The Week In Hindsight 21 February 2014
Chinese stocks saw their steepest decline for nearly two months this week as the HSBC Manufacturing PMI posted a sharper contraction than expected on Thursday. The Shanghai Composite Index declined by nearly 2.5% in response as Chinese investors called time on their stock positions.
Elsewhere in the economy, foreign direct investment in China reached its highest level in 2 ¼ years indicating that some have remained undeterred from investing in the country despite fears over an economic slowdown. The next major announcement for China is the CFLP (Chinese Federation of Logistics and Purchasing) Manufacturing PMI due at 0100 am next Saturday morning.
Our view in relation to China remains unchanged at present. This is that we continue to believe that price action surrounding Chinese stocks is best observed from a safe distance for the time being.
A Perspective on China
Credit creation within the economy remains an issue, which has led the government to continue its attempt to crack down on the shadow banking sector. Although this holds positives for financial stability in the longer term, the economic impact in the short term is likely to be felt first by Chinese companies. This is as funding is likely to become more expensive and much more difficult to secure.
This muddies the waters for the growth prospects of those companies without access to international capital markets, while it also highlights risks among secondary finance providers (wealth managers). In addition to this, many analysts are concerned that there are also risks building up among the larger financial institutions in China.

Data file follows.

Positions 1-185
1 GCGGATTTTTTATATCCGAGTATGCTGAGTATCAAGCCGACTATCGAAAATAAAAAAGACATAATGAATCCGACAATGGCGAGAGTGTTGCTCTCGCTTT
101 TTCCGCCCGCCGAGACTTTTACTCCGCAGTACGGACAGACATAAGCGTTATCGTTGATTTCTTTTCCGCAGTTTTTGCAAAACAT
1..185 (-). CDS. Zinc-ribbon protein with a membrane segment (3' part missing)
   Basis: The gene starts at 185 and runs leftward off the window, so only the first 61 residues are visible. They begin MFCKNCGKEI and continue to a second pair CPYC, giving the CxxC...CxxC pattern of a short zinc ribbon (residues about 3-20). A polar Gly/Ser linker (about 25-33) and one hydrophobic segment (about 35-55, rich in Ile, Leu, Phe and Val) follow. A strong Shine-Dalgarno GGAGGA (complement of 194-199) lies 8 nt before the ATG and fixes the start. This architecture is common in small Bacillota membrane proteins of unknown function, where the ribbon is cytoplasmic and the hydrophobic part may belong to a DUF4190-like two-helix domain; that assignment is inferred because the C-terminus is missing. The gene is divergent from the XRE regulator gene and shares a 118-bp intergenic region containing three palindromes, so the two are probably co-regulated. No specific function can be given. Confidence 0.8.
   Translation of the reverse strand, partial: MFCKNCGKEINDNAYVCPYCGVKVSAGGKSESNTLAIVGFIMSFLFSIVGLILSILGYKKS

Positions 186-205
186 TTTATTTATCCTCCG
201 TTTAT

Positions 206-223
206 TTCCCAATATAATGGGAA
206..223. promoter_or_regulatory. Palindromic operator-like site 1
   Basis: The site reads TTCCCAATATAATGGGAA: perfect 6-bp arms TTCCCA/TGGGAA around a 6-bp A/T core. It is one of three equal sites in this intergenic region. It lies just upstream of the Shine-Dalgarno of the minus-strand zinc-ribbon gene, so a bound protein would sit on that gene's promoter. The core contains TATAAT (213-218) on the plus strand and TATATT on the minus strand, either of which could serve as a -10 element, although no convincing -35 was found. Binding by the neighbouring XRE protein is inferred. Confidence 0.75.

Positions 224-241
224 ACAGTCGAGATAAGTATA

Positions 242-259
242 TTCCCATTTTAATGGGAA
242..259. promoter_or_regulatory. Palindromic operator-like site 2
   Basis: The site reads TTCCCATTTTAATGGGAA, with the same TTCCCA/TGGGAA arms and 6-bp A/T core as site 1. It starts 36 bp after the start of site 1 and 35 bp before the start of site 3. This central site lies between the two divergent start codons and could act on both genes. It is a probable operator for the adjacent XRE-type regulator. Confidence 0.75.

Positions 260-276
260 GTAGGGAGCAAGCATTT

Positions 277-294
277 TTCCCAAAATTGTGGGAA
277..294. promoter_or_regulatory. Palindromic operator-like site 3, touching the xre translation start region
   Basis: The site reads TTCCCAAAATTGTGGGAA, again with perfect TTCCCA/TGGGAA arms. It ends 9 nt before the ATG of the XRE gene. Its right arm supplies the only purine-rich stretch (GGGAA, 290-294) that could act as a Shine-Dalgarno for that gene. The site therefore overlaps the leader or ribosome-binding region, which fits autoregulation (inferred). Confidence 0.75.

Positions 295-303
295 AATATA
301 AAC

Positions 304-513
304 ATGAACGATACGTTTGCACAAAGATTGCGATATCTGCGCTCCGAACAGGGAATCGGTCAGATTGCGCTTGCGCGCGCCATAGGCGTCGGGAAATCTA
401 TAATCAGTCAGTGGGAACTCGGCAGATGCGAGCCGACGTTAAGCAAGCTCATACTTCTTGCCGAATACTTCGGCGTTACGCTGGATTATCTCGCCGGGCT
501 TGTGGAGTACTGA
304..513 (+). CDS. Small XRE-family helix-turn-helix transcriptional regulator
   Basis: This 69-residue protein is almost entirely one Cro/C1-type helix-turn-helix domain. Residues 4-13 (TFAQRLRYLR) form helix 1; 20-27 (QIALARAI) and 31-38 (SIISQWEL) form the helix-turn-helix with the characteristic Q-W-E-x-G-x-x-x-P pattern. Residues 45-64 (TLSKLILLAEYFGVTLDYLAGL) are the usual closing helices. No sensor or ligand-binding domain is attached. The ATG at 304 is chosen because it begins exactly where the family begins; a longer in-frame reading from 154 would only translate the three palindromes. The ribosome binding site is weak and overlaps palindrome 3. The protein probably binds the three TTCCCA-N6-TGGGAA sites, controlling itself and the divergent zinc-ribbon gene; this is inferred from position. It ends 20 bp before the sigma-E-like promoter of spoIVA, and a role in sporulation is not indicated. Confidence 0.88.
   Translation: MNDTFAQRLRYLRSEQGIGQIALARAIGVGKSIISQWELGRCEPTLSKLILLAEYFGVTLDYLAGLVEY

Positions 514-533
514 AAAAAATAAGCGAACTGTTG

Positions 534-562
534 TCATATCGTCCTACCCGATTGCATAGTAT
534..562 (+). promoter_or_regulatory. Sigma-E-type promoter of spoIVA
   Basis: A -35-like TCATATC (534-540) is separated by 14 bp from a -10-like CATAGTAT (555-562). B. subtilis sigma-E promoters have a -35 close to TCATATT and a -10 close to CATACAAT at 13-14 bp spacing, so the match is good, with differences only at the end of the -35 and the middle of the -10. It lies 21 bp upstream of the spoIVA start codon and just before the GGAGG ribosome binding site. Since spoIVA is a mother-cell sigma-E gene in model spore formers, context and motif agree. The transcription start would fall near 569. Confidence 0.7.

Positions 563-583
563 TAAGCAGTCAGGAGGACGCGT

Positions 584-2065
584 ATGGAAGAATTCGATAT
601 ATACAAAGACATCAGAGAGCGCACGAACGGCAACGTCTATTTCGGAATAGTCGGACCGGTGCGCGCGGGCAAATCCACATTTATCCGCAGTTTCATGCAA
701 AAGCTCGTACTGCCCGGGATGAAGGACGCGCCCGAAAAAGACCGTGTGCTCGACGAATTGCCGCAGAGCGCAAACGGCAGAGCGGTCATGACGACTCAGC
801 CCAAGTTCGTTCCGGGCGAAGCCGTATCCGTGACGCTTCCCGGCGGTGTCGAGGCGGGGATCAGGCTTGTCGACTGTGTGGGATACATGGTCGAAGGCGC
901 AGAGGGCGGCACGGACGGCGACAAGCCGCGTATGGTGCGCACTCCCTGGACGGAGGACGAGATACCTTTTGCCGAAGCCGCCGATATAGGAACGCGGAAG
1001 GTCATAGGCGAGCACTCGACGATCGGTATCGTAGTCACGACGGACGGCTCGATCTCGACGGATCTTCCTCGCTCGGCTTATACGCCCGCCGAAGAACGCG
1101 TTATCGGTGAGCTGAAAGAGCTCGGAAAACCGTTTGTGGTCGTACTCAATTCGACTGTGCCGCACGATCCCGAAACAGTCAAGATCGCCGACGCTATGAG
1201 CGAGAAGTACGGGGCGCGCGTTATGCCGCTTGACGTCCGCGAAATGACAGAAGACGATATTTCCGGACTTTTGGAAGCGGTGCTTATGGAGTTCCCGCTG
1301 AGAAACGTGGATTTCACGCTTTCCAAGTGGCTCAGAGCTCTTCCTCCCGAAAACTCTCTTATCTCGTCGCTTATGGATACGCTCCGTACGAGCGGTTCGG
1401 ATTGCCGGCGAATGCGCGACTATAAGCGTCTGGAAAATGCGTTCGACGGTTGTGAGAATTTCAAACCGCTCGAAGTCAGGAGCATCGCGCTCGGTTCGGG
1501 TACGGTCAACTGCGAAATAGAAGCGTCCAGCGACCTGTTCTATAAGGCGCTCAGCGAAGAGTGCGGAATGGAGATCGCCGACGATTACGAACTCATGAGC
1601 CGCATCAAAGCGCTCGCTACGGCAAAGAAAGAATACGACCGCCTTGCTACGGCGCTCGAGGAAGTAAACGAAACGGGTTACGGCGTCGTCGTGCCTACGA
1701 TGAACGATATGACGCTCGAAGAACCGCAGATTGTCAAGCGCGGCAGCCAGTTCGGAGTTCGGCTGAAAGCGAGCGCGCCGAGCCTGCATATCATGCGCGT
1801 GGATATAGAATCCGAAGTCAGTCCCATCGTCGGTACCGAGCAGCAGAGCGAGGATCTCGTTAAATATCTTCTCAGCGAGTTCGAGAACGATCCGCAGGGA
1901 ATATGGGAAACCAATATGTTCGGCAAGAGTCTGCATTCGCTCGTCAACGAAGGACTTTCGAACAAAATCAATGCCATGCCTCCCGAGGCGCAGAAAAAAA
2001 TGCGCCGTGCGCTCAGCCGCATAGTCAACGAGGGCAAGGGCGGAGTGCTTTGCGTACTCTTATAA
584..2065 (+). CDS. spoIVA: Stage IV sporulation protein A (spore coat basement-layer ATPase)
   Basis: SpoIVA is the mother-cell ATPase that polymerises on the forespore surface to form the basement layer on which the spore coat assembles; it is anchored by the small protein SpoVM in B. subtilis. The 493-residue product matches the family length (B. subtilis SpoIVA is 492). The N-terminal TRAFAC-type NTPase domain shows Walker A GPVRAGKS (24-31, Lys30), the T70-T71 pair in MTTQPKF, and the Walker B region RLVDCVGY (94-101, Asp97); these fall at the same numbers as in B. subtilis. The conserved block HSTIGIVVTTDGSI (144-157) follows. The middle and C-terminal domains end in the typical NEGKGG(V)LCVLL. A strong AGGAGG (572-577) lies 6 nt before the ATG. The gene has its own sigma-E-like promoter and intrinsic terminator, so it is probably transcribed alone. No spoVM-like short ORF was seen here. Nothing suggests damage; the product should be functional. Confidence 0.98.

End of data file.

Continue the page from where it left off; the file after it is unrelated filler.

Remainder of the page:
This is as some of the largest debtors for these institutions are local government authorities, many of whom have borrowed to excess in order to fund unprofitable public infrastructure projects. Many of these projects today either stand unfinished, or they have failed to realise their forecast level of returns.
China’s National Audit Office (NAO) reported late last year, that local government debt liabilities had increased by 70% in the three years between 2010 and 2013. This is a trend that has led lawmakers to rewrite the rule book on debt roll overs and defaults. This means that due to credit expansion in the public sector, the rules have now been changed so that local governments are able to borrow new money in order to avoid falling into default on old debts; implying that the likelihood of default has became an issue.
Much of the debt issued to fund the aforementioned projects is now facing the expensive process of continuous roll over as the economy slows and investor appetite for infrastructure funding opportunity diminishes. With liquidity conditions already tighter, the risks are increased to tier 1 financial institutions in China as well as to the shadow banking sector which enables wealth managers and private investors to buy new debt issues.
Although these events do not guarantee any kind of catastrophe in the near term, with what is still a relatively young financial system they do moderately increase the likelihood of one occurring, while also offering to magnify the effects of one should it actually take place. For these reasons, we continue to feel that there is a better risk-reward ratio available with investment opportunities elsewhere.